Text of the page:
Can you feel the force? It’s strong with this one. And if you think I’m exploiting the mojo of a multi-billion-dollar franchise to grab attention for a pipsqueak project, you’re only half right. Otto Bell’s documentary is narrated and executive-produced by Star Wars’s Rey, aka Daisy Ridley. The latter begged to be part of the film when she heard about the feats of a pig-tail-wearing Kazakh teen. That’s what Daisy does: she sticks up for the little gal.
Aisholpan has a face as round as the sun and a boiling hot smile. In her family, men train eagles to hunt foxes and rabbits. The men also enter national competitions so they can show off their skills. Aisholpan wants a piece of the action. Watched by her increasingly sweat-drenched dad, she climbs across a mountain and steals an eaglet from its nest (while its panicked mother circles above). Soon she’s communicating with the eaglet and doesn’t even flinch when its scrabbling talons connect with her arm. Next, Aisholpan heads off for the eagle-hunting championships (that no girl or woman has taken part in before).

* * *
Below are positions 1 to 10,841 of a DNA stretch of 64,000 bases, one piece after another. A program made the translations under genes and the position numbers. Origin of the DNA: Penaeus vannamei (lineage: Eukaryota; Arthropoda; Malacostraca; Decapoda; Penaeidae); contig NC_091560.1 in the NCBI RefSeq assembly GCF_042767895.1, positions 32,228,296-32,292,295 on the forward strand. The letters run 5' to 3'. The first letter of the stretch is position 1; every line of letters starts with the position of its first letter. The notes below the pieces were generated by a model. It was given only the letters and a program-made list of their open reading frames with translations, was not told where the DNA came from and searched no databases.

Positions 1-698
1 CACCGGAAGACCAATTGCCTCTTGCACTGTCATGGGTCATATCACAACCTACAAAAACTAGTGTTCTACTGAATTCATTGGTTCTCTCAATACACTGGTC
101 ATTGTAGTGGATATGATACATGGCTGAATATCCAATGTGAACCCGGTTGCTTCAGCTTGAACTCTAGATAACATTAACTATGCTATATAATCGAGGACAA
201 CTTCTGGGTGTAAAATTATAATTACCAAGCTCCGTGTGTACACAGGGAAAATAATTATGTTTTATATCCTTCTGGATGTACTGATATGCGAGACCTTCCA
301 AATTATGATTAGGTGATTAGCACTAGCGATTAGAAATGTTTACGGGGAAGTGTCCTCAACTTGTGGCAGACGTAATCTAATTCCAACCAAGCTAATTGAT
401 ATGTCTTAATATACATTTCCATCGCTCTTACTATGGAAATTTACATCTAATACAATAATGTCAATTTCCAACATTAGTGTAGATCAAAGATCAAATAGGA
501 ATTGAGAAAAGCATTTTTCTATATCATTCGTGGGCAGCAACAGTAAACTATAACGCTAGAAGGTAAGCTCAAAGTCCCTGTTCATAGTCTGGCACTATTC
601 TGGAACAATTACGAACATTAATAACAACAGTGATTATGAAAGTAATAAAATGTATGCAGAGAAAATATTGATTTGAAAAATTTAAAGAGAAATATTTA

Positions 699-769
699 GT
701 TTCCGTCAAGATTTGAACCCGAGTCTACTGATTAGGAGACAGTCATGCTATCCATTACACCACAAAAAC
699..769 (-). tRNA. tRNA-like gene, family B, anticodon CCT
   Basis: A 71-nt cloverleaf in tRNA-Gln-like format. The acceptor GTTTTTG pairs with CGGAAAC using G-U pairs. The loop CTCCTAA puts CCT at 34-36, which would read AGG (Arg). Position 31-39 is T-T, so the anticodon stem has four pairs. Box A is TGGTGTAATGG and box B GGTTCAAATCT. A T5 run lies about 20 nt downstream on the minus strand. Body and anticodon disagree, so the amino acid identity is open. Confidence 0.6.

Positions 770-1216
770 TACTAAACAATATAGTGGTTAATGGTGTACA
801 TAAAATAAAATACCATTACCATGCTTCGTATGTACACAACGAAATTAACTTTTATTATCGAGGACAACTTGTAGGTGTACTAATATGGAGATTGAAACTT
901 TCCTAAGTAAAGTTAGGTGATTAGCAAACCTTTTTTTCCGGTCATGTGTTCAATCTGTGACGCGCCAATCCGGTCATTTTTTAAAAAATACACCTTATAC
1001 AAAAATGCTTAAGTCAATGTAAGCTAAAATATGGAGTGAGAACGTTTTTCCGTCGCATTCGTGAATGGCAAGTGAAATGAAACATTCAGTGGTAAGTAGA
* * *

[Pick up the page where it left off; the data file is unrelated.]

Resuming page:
A few things about The Eagle Huntress grate. Chunks of the score sound like Bell went on iTunes and downloaded everything labelled “Epic”. And pivotal scenes, because they feel more like slick recreations than spontaneous interactions, lack intensity. For the most part, though, Aisholpan’s journey proves tense, visually splendiferous and laugh-out-loud funny (at one point, a sombre judge declares that a contestant is having “an issue with his eagle”; this is an understatement).
It’s crucial, too, that Aisholpan’s female eaglet — bright-eyed, fast as the wind and a bit of a dunce when it comes to catching foxes — is such a commanding presence. Whether intentionally or not, that changes how you view the story. David Attenborough, in programmes such as Planet Earth II, celebrates the wild lives animals lead when they are left to themselves.
For mostly economic reasons, Aisholpan’s family think they have the right to invade an animal’s space and time. Does the fact that they only keep their eagles for seven years make them benign tyrants or environmental champions? In other words, is the bond they share with their fantastic beasts beautiful? This lovely ode to change (which gets you thinking, not just about gender but all hierarchies) contains two powerful youngsters. It should really be called Eaglet and her Girl.
Review by Charlotte O’Sullivan, The Evening Standard